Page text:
It’s only been a few weeks since a researcher released an iOS exploit that could allow outsiders to jailbreak an iPhone, but scammers already are leveraging the tool to try commandeer victims’ devices.
Last month, a researcher known as @axi0mx published checkm8, a series of technical instructions that enable users to remove restrictions imposed on their iPhone by Apple or telecommunication companies. Now, after weeks of publicity around checkm8, attackers have launched a malicious website that masquerades as a legitimate page, only to launch a hacking tool that tries to take over an affected device.
Cisco’s Talos threat intelligence crew on Tuesday said they found checkrain[.]com, a site meant to look like an offshoot of checkra1n, a legitimate project that researchers can use to modify their iPhone’s processes and jailbreak their device. Instead of allowing that, though, the malicious checkrain site encourages visitors to download an application that clicks on risky advertisements and installs iOS video games. All the while, it looks like the true checkra1n installation process is underway.
“The chain used in this processes through several ad-tracking, verification, geolocation and, finally, campaign delivery,” wrote researchers Warren Mercer and Paul Rascagneres.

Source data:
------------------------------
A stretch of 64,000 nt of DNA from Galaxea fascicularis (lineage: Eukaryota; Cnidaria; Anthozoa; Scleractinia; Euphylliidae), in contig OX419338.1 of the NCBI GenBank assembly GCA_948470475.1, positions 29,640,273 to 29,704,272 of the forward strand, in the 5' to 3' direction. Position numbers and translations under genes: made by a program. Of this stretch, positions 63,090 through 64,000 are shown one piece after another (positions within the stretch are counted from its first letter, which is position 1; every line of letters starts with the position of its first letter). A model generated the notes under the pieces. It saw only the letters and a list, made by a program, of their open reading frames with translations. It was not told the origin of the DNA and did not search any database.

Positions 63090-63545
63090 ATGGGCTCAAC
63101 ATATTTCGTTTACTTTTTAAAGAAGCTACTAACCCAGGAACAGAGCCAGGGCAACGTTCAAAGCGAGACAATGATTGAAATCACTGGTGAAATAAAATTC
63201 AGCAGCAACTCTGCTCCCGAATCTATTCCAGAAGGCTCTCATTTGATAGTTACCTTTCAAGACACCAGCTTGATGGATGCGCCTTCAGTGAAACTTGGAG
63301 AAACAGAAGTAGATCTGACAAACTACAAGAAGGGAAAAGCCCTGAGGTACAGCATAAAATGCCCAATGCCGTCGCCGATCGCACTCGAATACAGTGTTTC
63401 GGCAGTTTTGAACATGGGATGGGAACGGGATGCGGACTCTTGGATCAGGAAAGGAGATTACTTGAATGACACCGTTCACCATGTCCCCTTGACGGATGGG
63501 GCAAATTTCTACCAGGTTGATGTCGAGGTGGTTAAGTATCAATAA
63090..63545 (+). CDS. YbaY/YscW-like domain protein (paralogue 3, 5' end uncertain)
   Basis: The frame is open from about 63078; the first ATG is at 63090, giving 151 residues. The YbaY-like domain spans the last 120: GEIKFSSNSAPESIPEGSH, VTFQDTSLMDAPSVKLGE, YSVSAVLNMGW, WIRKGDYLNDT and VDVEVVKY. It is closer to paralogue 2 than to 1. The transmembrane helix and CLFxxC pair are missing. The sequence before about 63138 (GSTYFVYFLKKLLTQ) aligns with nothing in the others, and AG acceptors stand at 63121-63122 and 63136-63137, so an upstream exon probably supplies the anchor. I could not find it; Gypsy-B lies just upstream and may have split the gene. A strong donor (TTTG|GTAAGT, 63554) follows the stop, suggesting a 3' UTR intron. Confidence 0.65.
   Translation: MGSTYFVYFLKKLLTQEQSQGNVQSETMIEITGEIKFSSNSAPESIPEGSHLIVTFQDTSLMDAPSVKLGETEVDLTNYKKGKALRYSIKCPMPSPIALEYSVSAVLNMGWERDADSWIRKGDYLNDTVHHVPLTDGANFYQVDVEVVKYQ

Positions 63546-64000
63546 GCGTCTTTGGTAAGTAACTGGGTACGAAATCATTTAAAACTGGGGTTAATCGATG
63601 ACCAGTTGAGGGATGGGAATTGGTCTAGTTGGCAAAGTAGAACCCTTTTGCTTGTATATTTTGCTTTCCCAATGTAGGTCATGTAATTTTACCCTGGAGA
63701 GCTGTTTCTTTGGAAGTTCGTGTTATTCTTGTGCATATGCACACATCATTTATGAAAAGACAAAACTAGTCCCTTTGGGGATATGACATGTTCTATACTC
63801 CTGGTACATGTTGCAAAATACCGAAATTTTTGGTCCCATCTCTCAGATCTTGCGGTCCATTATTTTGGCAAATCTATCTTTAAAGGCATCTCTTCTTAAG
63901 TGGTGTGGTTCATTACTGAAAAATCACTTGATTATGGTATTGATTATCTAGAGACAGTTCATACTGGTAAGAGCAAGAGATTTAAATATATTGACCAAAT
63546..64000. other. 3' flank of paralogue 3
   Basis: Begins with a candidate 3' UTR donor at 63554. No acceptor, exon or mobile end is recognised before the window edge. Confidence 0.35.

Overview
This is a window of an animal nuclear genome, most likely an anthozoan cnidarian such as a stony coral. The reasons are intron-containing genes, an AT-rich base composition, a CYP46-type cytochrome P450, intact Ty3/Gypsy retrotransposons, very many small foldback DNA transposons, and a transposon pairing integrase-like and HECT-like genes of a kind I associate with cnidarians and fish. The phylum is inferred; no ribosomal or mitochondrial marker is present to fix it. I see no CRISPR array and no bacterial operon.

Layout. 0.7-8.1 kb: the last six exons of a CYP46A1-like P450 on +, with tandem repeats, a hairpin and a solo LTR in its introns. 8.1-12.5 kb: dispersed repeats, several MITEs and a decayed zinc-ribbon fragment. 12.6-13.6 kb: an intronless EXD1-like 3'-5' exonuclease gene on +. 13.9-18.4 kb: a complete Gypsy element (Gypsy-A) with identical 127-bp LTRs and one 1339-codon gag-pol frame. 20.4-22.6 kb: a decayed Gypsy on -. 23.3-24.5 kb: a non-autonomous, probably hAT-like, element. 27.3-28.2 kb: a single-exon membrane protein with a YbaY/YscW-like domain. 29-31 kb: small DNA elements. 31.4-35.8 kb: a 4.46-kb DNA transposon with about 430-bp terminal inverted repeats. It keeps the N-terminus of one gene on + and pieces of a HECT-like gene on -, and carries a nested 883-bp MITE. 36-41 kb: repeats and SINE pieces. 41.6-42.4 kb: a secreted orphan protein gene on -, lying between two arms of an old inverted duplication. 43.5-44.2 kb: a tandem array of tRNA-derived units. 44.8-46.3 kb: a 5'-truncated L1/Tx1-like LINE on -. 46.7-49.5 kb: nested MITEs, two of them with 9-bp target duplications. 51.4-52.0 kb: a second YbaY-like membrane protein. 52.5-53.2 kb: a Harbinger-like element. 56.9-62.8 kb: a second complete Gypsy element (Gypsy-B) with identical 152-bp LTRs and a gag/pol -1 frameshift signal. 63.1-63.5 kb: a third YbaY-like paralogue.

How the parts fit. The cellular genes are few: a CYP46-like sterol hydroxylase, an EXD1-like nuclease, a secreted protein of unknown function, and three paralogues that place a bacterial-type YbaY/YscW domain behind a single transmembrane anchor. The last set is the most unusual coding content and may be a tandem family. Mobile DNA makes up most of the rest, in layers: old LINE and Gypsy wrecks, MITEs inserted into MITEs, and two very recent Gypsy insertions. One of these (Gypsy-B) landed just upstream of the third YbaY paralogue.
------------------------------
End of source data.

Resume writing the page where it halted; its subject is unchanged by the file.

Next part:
The fake checkrain page downloads a slot machine game called “POP! Slots,” and instructs the user to use the app for seven days to guarantee the jailbreak works.
“This is obviously nonsense — the user will merely provide more interactive sessions throughout the gameplay, which may result in additional revenue for the attack,” the Talos blog post goes on.
It’s not clear who is behind this effort, or how much money they made from fraudulent clicks. But it’s become common for scammers to create apps that try to capitalize off another’s popularity, only instead of providing what they promised, directing users to a series of landing points that monetize their connection.
The checkm8 maneuver works on devices with Apple chipsets from A5 to A11, which have powered iPhones and iPads since 2011. Apple’s newer chip models — A12 and A13 — are not affected. It works by exploiting flaws in the bootrom process, allowing users to more control over their device while also removing some of the safeguards meant to keep hackers out.